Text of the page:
CORONAVIRUS

For commercial properties, businesses are considering buying rather than leasing

Low interest rates provide an incentive

Scott Olson

Skogman Commercial
Scott Olson Skogman Commercial
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With interest rates on loans lower than they have been in many years, commercial and industrial businesses owners are giving serious thought to buying rather than leasing land and buildings.

“This all began before the start of the coronavirus,” said Scott Olson, commercial real estate broker at Skogman Commercial in Cedar Rapids. “I started adding sale pricing to several of the lease listings in the middle of last year and it is continuing through the virus.

“The low interest rates are providing businesses with the capability of eventually owning something as an investment with lower payments. Pricing has actually gone up, and I have several clients who have actually raised their prices because they don’t have any place to put their money if they sell.

“They will either have capital gains or the need to replace that revenue if they sell.”

Olson, also a Cedar Rapids City Council member, said the owners of newer “flex space” buildings for lease are not getting any calls.

“I talked with a couple of their agents when I toured the buildings and their prospects are all buyers,” Olson said. ”There are a lot of strip malls being built and they are getting zero calls.

“Most retailers are shut down and local people are not expanding. They won’t have the business until this thing turns around.

“I think we are going to see that trend for quite a stretch.”

Dave Drown, principal and founding member of GLD Commercial in Cedar Rapids, said, ”We are getting inquiries and requests for tours from people with immediate needs, but things have slowed down a little bit in the last few weeks. We are seeing this in manufacturing and some in warehouse distribution as well.

“There are very rarely any warehouse or distribution facilities for sale. The people who own them want to retain them for long-term investment purposes.”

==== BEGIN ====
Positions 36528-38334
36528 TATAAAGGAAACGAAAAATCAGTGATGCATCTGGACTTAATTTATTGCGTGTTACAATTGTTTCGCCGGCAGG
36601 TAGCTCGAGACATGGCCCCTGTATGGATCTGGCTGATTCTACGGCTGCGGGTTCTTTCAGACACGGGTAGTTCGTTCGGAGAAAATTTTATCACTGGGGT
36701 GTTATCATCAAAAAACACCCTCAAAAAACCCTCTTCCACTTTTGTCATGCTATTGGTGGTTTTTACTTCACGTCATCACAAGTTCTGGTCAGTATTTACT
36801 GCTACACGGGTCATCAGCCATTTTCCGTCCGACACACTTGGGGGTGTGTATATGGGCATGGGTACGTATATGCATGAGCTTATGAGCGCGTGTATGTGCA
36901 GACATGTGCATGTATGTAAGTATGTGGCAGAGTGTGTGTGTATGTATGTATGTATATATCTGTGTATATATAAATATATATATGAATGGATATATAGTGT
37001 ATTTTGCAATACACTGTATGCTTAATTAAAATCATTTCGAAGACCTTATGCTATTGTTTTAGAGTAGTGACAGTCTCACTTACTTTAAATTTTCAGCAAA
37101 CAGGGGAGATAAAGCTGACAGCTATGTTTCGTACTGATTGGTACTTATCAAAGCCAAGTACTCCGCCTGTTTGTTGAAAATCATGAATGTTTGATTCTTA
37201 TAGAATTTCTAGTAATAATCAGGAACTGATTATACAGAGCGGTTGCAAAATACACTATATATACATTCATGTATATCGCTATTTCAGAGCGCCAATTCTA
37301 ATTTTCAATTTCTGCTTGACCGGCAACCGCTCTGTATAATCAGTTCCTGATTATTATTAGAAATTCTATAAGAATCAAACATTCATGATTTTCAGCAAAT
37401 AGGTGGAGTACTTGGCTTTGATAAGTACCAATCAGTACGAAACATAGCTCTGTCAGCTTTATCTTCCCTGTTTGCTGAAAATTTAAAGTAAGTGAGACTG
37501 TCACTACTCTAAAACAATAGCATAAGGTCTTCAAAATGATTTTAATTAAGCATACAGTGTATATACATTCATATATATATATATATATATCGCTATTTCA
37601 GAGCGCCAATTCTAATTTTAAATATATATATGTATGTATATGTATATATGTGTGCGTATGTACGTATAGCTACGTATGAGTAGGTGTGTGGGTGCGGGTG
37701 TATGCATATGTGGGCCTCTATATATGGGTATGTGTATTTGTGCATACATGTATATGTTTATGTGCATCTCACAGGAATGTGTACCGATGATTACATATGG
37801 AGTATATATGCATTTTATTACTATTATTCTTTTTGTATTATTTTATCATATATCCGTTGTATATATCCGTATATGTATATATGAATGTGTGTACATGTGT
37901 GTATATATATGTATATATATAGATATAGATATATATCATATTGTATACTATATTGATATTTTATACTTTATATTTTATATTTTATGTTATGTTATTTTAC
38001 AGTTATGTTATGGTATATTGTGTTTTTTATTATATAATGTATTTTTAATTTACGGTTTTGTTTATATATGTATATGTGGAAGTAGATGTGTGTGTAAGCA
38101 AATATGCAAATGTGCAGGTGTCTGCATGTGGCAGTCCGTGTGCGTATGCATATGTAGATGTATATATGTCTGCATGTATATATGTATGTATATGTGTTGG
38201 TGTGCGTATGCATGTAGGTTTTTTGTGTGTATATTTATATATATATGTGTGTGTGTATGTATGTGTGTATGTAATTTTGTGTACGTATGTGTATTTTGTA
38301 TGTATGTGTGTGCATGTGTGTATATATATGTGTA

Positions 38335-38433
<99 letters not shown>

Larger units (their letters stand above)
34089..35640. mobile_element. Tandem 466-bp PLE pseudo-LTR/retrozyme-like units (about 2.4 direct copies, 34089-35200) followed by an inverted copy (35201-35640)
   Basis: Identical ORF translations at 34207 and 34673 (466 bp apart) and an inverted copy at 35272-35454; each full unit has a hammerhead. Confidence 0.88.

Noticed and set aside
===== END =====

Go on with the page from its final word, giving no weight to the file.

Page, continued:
The buildings that housed former big-box retailers such as Kmart, Sears, Toys “R” Us and Younkers are attracting buyers that convert them into storage facilities.

Amerco Real Estate, a division of U-Haul, bought the 100,000-square-foot former Younkers department store at 2800 Edgewood Rd. SW, in Westdale Town Center, for $3.8 million in May 2019. Amerco Real Estate invested about $450,000 to remodel 52,319 square feet of the building for 489 storage lockers and 16 accessible storage lockers.

U-Haul of Eastern Iowa, which operates the Westdale facility, also filed plans in November 2019 with the city for a possible conversion of the former 140,000-square-foot Sears store at Lindale Mall.

The building is owned by Seritage Growth Properties of New York, which has indicated in regulatory filings it plans to lease its former Sears properties to growing national retailers.

Phoenix, Ariz.-based U-Haul renovates and reuses existing buildings nationwide through its Adaptive Reuse program.

There are circumstances in which companies that want to purchase land in Cedar Rapids encounter obstacles.

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By way of example, Ron Corbett, business retention and expansion strategist with the Cedar Rapids Metro Economic Alliance, pointed out that, Eastern Iowa Airport cannot sell land in its Cedar Rapids Land and Air Super Park.

“It can only do land leases, so it hasn’t really had any takers since it put the Super Park together,” he said.

“On the other hand, Alliant Energy is willing to sell land for prospective development in its 1,391-acre Big Cedar Industrial Center (at 76th Avenue and Edgewood Road SW). They have been seeing a lot more interest, so I think there is something to be said about ownership.”

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